Shares of Whiting Petroleum (NYSE:WLL) tumbled as much as 51% on Wednesday and were down 23% at 1:30 p.m. EST. Weighing on shares of the oil producer was market speculation that the company would hire advisors to review its capital composition.
Whiting Petroleum has held discussions with advisor groups to review its capital structure, according to Debtwire and Bloomberg. The company is looking at the potential of an "up-tiering exchange," which would replace unsecured debt with newly issued secured debt like second lien notes. Companies use these types of exchanges to reduce debt outstanding, extend maturities, or avoid bankruptcy, according to credit rating agency Fitch.
Whiting has taken several actions to strengthen its balance sheet in recent years. During the third quarter, for example, the company completed a cash tender offer to repurchase $300 million of its 2020 convertible notes using the borrowing capacity on its credit facility. It also repurchased $100 million of unsecured debt due in 2021 on the open market at an average discount of 4.7%. However, the company still had another $262 million of convertible debt due this year, as well as $774 million of remaining unsecured notes due next year to address. It has been considering noncore asset sales to provide it with the cash to pay off this debt, but it's getting harder to complete deals do to all the volatility in the oil market.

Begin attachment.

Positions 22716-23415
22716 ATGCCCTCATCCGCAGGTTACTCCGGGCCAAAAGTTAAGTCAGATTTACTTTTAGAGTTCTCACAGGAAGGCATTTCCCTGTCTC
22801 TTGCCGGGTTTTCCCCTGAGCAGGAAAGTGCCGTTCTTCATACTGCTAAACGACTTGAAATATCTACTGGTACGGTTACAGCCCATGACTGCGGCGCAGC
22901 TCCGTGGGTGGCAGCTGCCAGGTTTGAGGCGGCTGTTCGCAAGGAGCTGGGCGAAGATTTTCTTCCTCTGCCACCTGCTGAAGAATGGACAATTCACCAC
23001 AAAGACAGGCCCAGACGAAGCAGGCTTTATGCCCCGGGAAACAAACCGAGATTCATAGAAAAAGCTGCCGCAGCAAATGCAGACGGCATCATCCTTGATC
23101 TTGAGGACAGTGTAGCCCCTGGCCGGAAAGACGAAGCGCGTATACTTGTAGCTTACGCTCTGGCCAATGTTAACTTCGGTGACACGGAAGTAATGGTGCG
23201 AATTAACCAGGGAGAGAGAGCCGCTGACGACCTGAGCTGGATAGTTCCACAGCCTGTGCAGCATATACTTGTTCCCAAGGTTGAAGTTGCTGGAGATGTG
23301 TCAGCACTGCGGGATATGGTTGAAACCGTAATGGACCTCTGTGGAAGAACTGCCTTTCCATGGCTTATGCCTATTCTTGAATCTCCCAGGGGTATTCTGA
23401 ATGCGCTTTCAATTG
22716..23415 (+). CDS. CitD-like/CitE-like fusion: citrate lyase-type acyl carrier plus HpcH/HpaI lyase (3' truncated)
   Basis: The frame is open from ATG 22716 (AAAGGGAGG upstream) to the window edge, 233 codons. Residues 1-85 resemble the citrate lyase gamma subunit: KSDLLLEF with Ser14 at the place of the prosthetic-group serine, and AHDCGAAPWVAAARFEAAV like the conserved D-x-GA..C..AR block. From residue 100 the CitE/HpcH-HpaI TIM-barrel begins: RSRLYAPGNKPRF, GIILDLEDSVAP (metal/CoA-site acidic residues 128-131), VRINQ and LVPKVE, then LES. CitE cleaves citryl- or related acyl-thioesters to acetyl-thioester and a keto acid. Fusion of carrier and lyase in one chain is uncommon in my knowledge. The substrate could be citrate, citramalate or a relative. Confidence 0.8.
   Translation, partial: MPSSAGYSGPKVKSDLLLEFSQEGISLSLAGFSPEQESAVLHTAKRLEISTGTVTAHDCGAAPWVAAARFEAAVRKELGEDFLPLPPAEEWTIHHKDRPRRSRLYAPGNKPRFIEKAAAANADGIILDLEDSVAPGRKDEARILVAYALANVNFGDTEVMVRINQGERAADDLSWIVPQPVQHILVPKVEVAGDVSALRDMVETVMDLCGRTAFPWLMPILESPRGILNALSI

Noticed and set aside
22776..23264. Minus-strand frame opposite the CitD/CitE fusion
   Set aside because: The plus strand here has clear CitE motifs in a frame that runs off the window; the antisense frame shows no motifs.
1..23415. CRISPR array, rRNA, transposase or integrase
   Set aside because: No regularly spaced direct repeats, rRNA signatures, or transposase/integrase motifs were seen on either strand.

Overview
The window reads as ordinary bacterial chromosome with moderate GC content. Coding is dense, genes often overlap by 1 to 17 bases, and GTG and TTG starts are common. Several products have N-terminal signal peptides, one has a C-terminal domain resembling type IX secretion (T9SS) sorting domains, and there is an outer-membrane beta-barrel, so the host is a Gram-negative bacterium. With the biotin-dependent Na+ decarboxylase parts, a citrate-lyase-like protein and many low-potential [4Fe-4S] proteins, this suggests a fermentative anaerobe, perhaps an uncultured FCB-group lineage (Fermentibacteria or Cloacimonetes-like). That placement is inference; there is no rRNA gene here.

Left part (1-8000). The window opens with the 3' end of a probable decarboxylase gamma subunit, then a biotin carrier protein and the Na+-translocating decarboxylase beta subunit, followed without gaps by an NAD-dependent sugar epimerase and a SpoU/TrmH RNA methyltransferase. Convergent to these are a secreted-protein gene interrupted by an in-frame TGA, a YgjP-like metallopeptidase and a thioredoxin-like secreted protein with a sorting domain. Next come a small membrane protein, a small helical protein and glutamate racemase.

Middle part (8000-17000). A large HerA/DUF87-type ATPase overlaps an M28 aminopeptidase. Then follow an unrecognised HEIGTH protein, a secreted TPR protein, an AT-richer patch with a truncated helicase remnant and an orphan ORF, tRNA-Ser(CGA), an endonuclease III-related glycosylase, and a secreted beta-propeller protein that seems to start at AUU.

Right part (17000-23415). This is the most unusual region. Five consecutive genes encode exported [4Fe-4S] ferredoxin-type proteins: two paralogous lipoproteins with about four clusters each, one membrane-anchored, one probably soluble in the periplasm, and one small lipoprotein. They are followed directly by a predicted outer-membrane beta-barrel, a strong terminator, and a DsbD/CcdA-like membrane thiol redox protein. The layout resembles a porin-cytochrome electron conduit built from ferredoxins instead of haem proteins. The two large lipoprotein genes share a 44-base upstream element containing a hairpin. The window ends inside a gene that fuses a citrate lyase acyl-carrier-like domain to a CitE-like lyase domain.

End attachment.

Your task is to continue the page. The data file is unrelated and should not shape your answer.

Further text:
Whiting has been taking incremental steps to bolster its balance sheet. However, it's running low on time, given its upcoming maturities. That's leading it to look at alternative options so that it can stay afloat in what remains a very challenging market for energy companies. While a solution such as up-tiering might buy it more time, the company will remain in a weak state until it can get its balance sheet back on solid ground by permanently eliminating more debt.